ABC has become the go-to network for scandalous drama series, such as any of the TGIT programming (including Scandal), but they are also making a bid to be your destination for suspenseful mysteries. With shows like American Crime and Secrets and Lies, audiences are constantly trying to figure out what really happened. Such is the case with the network's latest mid-season opener, The Family, which premieres on March 3rd.
Ten years ago, the Warren family was shaken when their youngest son Adam went missing. Presumed dead, the family continued on with their lives and in the present day, mother Claire has become the town's mayor. They become the center of media attention once again when Adam reappears, but is this boy really who he says he is?
The Family has an intriguing premise that instantly caught my attention last Fall and I was excited to see it. I'm happy to report that the show exceeded my expectations. The Warren family has a myriad of problems and Adam's return couldn't have come at a worse time. The show bounces back and forth between ten years ago and present day, focusing not only on each family member (minus Adam), but also on Sargent Nina Meyer who handled the missing child's case.
Casting is very well done, particularly Liam James who plays Adam. He manages to pull off aloof and endearing at the same time, which is no easy feat. I was excited to see Allison Pill cast as the daughter and she shines in this role. But the emotional weight of the pilot is put on the parents, expertly played by Joan Allen and Rupert Graves.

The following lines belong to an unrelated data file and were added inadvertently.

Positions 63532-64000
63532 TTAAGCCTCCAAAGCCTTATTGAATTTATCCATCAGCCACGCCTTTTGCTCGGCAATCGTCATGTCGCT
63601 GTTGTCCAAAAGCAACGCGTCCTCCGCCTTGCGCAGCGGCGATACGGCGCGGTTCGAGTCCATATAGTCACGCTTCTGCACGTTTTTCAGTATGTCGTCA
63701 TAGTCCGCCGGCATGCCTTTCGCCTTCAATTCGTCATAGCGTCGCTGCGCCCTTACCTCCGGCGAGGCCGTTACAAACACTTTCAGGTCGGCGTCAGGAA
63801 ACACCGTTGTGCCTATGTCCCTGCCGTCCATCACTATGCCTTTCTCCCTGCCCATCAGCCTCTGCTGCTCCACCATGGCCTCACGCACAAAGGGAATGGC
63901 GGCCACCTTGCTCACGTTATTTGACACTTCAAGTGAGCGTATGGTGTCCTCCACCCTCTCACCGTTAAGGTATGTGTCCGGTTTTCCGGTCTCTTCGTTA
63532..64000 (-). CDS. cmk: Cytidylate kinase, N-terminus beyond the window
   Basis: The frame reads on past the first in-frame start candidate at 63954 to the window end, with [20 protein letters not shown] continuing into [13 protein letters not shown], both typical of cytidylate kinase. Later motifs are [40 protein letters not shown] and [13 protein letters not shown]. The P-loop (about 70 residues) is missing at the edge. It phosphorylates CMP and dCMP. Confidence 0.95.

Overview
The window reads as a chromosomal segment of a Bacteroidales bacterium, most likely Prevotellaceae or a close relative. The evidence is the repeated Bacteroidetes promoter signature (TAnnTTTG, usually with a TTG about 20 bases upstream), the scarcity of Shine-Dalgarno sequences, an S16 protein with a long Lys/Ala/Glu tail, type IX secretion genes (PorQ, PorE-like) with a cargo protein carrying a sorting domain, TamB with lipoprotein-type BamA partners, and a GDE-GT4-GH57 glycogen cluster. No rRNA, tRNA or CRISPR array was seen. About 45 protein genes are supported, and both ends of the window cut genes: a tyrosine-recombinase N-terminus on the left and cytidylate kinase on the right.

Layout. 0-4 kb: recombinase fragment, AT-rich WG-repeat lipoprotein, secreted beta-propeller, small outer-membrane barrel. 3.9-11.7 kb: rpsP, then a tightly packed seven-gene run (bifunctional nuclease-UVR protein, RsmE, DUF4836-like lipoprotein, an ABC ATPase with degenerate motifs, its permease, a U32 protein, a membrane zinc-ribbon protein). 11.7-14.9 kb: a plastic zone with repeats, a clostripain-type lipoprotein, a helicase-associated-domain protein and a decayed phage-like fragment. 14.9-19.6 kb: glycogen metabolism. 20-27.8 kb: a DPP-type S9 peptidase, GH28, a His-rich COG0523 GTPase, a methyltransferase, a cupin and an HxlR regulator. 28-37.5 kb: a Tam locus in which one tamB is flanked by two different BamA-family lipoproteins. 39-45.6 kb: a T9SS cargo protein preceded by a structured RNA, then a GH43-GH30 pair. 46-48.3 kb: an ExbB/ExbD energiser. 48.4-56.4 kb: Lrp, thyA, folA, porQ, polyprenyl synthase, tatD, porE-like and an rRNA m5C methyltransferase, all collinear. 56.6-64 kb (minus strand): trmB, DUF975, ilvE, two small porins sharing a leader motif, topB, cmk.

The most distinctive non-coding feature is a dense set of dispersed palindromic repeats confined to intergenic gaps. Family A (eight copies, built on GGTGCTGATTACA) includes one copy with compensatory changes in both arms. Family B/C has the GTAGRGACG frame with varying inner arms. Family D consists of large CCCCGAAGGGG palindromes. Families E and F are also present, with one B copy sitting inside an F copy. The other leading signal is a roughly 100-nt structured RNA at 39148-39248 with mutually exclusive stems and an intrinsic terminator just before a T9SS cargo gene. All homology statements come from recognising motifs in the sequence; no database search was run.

Thematically speaking, The Family comes at a very poignant time. The world was shocked in 2013 when Amanda Berry turned out to be alive and her story partially inspired Netflix's sitcom Unbreakable Kimmy Schmidt. The Family goes the serious route, with Adam's disappearance explained as a boy kidnapped and sexually abused for the past decade. However, the real shock is the fact that this boy might not be their son and that his stories may be fabricated.
I was hooked on The Family after the first ten minutes and I expect this thirteen-episode season to hold my attention through its entirety. ABC is targeting TGIT audience members with it's March 3rd premiere date, although the network has yet to reveal what night the show will regularly run on. But in a world of DVR's and on-demand, I highly recommend that you make time for family... to be specific, The Family.